When I was in my mid-20s, my friends used to casually number drop their credit scores over brunch. It always made me cringe.
I’d hear people throw out numbers like 820, 805, 795 — big numbers that lenders view as “exceptional” or “very good” FICO scores.
My score (in the high 600s), on the other hand, was nothing to brag about. In fact, I began to wonder if I would one day come to regret maintaining the mediocre score when it came to applying for a mortgage or personal loan.
I set up a challenge for myself: I vowed to spend an entire year doing everything I could to improve my credit in hopes of boosting my score by 100 points. In the end I succeeded, but it wasn’t as easy as I had expected.
Here are the tips and tricks I followed to achieve my goal:
1. I educated myself on all things credit
The truth is, many of us don’t know enough about our credit scores. According to a survey conducted by Lexington Law, 54 percent of Americans say they never check their credit scores. It’s a number we might go years without thinking about unless we need something like a car, house or loan. So to jumpstart the process of improving my score, I decided to educate myself about credit scores.
I started off spending 30 minutes each week reading informational articles on what a credit score is, how it’s compiled and what makes it go up and down. I also focused on things to watch out for, mainly to avoid doing anything unnecessary to bring down my score. Three months into my self-taught crash-course, I knew more about credit scores than most people around me.
2. I kept a closer eye on my credit card balances
My poor credit card management was hurting my credit more than I knew. In addition to late payments, my credit utilization ratio was high and I had closed cards for no reason — all habits that negatively affected my score.
In order to improve my credit score, I immediately made sure that I set up autopay for my credit cards and put a monthly reminder in my phone, so that I could double check my balances were paid on time moving forward. Recurring on-time payments can make your score climb fast.
Another thing I learned during this process is that you can boost your credit score by paying down your balances.
Mike Pearson, founder of Credit Takeoff, says the credit bureaus generally like to see your credit utilization ratio at 30 percent or lower. That means if you have a $10,000 line of credit on your cards, you want to keep the balances at $3,000 or lower. If your balances grow too high and you pay them down quickly, however, you can see a huge boost in your credit score almost immediately, Pearson says.
Since I knew that I couldn’t always make a more sizable payment to trim my balance, another strategy Pearson suggested to improve scores was to contact the credit card company and ask for a credit line increase.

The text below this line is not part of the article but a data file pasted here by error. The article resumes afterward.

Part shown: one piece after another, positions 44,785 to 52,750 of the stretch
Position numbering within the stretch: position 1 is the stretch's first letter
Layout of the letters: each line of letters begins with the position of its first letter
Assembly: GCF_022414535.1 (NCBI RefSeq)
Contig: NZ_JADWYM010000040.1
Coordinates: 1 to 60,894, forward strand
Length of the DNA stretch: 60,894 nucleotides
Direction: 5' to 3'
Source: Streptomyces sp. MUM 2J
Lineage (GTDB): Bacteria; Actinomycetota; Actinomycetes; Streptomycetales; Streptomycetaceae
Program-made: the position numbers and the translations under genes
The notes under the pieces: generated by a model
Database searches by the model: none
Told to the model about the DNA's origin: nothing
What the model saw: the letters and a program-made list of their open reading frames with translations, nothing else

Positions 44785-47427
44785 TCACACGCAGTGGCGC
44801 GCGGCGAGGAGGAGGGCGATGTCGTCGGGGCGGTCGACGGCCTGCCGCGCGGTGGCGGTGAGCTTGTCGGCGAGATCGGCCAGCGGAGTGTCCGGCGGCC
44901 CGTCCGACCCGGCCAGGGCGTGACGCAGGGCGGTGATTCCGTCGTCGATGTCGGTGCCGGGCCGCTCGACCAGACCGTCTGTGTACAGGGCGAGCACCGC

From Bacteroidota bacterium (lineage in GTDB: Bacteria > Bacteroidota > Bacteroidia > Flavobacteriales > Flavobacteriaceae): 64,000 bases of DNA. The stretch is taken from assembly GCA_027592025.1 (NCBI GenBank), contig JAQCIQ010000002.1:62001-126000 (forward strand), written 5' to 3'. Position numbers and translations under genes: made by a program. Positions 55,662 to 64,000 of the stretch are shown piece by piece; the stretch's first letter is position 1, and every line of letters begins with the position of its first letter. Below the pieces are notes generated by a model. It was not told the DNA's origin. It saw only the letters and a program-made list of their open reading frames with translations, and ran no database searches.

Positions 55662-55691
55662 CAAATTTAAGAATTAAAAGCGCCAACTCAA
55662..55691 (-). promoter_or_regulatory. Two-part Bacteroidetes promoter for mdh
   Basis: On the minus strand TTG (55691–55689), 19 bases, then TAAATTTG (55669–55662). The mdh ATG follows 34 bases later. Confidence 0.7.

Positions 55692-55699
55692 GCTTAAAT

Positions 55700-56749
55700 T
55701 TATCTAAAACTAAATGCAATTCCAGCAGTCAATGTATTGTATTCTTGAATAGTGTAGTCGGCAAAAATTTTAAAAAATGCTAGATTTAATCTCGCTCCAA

“If you’ve been paying your credit card on time, then your credit card company should be open to giving you a credit line increase,” Pearson says. “This is another way of getting your credit utilization below 30 percent. But instead of paying down your balances, you’re just expanding your available credit.”
3. I filed fewer credit applications
It’s hard to boost credit scores when you’re applying for a lot of credit in a short period of time. A no-no I was guilty of in the past.
Within one year, I applied for three credit cards, a loan and submitted applications for two different leases on apartments. All of those credit requests put pressure on my score, especially since they all occurred within a few short months.
David Gafford, the co-founder of Shift Processing, a credit card processing company, recommends doing the opposite of what I did.
“Avoid opening new lines of credit during the time period that you’re focusing on improving your credit score,” says Gafford. “With each new line of credit that is applied for, a hard pull of your credit occurs, which lowers your credit score by a few points. New lines of credit can also throw off your credit usage percentage, so to achieve 100 points in a year, it’s important to hold off on new lines of credit.”
In the year I improved my credit score, I only filled out one credit card application in January and waited seven months before applying for a new lease. That allowed my score to settle down.
4. I stopped closing credit cards
When I started this credit score improvement process, I mistakenly thought the first thing I should do was close credit cards that I no longer used. But early on, during my research phase, I learned that this was the totally wrong thing to do.
Lauren Anastasio, a financial planner at SoFi, suggests using caution when considering closing accounts you no longer use.
“If you’ve had a card for a long time and there’s no annual fee, consider keeping it open even if you don’t use it anymore,” says Anastasio. “Closing cards can increase your utilization rate by lowering your overall available credit as well as shorten your average length of credit history, another component of your credit score.”
Putting those four strategies into motion helped me raise my score significantly in just a year. It was also the start of my adventure to always keep my credit score as high as possible — and top of my mind — even when I didn’t have a true reason to need it.
- How to close a credit card without clipping your credit
- What’s the difference between a hard and soft credit check?
- Here’s what happens when you go over your credit limit